Trigg Mining has released a maiden indicated resource statement for its high-grade Lake Throssell sulphate of potash project in WA as it looks to advance a scoping study on a possible project development. In the wake of recent trench brine pumping testing of a surface aquifer, the company says it upgraded more than 13 per cent of the Lake Throssell deposit’s previously announced inferred resource.
ASX-listed premium fertiliser player Trigg Mining has released a maiden indicated resource for its high-grade Lake Throssell sulphate of potash project about 170km north-east of Laverton in WA as it looks to advance a scoping study on a possible project development. In the wake of recently completed successful trench brine-pumping tests on a surface aquifer, the company says it upgraded more than 13 per cent of the Lake Throssell deposit’s previously announced inferred resource.
The new higher-confidence indicated mineral resource estimate stands at 1.9 million tonnes of sulphate of potash grading an average 4,985mg/L potassium or 11.1kg per cubic metre potassium sulphate.
It was derived from Trigg’s initial inferred resource numbers comprising 14.3Mt of ‘drainable’ brine volume of sulphate of potash at an average grade of 4,638mg/L, or 10.4kg per cubic metre potassium sulphate.
Importantly, the inaugural indicated resource at Lake Throssell can be incorporated into mine planning and financial analysis of the project for the scoping study, the Perth-based company says.
The drainable brine volume represents the amount of sulphate of potash that can be extracted from the deposit under normal pumping conditions.
Trigg has also updated an exploration target for Lake Throssell that has been put at between 2.6Mt and 9.4Mt of sulphate of potash going at 9.1-10kg per cubic metre potassium sulphate. The target is in addition to the mineral resource estimate.
According to the company, results of the multiple trench pumping trials point to the geological consistency of surficial aquifer brine grade and extraction rates.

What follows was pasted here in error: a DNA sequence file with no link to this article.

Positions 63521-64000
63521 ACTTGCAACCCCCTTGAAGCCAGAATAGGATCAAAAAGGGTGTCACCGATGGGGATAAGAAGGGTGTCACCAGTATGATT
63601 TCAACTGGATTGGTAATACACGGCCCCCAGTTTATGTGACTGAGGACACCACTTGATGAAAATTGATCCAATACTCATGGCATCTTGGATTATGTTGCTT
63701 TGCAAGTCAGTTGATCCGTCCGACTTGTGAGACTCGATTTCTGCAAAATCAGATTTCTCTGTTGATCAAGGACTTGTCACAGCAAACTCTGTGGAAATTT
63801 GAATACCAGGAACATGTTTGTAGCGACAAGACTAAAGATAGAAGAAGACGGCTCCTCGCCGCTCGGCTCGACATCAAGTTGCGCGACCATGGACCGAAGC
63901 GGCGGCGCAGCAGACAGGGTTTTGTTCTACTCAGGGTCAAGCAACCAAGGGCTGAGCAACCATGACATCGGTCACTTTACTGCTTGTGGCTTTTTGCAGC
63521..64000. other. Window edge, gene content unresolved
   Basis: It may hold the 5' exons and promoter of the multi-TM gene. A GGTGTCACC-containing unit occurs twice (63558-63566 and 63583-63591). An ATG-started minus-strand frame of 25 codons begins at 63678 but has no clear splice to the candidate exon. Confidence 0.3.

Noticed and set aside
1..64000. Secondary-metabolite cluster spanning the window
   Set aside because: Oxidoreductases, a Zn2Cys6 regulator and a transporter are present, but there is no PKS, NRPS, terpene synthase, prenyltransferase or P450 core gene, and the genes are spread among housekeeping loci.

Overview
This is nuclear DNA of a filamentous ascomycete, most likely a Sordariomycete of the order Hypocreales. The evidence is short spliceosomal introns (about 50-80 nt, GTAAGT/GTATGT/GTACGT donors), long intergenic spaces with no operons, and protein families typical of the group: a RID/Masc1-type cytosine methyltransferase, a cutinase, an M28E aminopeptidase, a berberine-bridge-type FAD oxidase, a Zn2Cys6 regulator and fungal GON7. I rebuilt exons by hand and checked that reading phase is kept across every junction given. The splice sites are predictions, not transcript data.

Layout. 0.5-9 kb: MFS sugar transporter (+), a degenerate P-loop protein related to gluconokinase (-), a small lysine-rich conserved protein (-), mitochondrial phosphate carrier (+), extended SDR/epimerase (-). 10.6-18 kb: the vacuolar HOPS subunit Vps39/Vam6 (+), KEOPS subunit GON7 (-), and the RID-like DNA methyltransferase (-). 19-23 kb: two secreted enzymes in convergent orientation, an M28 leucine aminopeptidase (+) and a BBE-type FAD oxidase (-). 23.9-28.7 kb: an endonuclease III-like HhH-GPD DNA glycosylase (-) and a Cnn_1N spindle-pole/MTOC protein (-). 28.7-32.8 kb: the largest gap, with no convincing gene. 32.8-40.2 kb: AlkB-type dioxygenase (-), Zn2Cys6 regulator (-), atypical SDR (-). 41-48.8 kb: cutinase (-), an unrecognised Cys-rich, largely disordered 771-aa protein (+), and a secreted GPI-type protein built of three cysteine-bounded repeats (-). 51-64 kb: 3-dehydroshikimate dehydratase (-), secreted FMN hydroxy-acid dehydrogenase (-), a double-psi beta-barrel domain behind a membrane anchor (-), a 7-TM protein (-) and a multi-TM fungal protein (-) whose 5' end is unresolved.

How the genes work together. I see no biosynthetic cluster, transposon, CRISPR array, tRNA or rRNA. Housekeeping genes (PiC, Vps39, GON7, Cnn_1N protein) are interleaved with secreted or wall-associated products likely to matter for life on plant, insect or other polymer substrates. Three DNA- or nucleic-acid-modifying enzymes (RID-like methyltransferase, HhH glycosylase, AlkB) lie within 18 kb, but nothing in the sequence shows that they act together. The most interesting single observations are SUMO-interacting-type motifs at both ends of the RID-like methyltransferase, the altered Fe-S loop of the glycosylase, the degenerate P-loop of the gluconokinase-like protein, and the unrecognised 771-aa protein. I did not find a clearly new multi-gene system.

More than 95 per cent of mineralised blocks in the top 6m of the aquifer resource model have now been converted to the indicated classification, the company says.
Further trials and drilling programs aimed at improving the resource robustness of the basal aquifer and remaining palaeovalley to a depth of 100m-150m have been pencilled in for the second half of this year.
Trigg Mining Managing Director Keren Paterson said: “Having delivered our maiden inferred resources just over two months ago, we have moved rapidly to estimate a high-quality indicated resource that will provide the basis for the initial payback period to underpin the scoping study that is currently under way and due for completion later this quarter.”
“We expect to convert additional tonnes to indicated status next year as we … work on the deeper portions of the resource and further expand our overall inventory with further drilling. Having a maiden indicated resource allows us to progress our economic evaluation of Lake Throssell to the next stage and commence initial discussions with potential offtakers and financiers.”
Trigg management says finishing the scoping study on the proposed development of Lake Throssell and installation of test production bores to improve the resource confidence level of the basal aquifer units is a high priority for the company.
The lower aquifer will be geophysically logged to verify aquifer properties and help determine its permeability and specific yield.
Trigg hopes this work will pave the way for further resource upgrades and support continuing economic and technical evaluation of the project following the scoping study stage.
An extensive palaeovalley system was identified by the company through 200-line kilometres of gravity surveying work carried out last year.
The Lake Throssell project occurs near the terminus of palaeovalley catchment areas or ancient river valleys that extend for more than 500km and are underlain by potassium-bearing source rocks including granites, sandstones and salt diapirs.
Brine solutions carrying potassium mineralisation have been concentrating in the palaeovalleys and salt lakes for millions of years, the company says.
Lake Throssell hosts a palaeovalley up to 5km wide, 100m deep and about 36km along strike within Trigg’s central granted tenement.
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